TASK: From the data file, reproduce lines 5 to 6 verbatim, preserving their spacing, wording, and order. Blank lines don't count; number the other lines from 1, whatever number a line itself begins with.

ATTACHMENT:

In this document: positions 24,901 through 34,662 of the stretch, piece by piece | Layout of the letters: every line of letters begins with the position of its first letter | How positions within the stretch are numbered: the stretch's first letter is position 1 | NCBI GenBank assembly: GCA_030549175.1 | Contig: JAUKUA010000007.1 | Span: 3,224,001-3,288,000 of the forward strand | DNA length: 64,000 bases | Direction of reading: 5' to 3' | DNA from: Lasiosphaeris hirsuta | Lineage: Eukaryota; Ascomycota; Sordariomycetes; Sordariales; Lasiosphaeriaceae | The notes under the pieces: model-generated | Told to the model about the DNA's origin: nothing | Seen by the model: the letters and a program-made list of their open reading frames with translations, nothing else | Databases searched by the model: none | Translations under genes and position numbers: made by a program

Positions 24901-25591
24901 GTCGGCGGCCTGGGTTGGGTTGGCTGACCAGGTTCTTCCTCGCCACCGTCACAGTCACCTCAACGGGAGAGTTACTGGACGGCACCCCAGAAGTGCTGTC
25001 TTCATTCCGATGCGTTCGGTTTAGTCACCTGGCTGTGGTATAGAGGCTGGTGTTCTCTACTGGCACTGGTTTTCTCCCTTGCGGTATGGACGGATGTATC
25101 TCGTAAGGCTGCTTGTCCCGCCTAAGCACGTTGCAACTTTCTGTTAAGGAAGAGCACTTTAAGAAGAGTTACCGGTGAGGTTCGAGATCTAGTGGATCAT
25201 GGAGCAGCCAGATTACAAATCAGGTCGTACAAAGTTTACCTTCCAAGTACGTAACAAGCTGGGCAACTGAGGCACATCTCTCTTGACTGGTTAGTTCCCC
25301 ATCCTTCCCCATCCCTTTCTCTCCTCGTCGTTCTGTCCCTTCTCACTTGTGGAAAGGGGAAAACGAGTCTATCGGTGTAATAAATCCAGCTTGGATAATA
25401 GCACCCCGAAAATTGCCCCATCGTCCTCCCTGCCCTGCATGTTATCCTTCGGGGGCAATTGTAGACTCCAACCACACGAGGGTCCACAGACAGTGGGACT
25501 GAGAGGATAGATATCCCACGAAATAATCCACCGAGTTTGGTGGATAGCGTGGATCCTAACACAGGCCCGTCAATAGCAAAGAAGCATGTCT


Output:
25101 TCGTAAGGCTGCTTGTCCCGCCTAAGCACGTTGCAACTTTCTGTTAAGGAAGAGCACTTTAAGAAGAGTTACCGGTGAGGTTCGAGATCTAGTGGATCAT
25201 GGAGCAGCCAGATTACAAATCAGGTCGTACAAAGTTTACCTTCCAAGTACGTAACAAGCTGGGCAACTGAGGCACATCTCTCTTGACTGGTTAGTTCCCC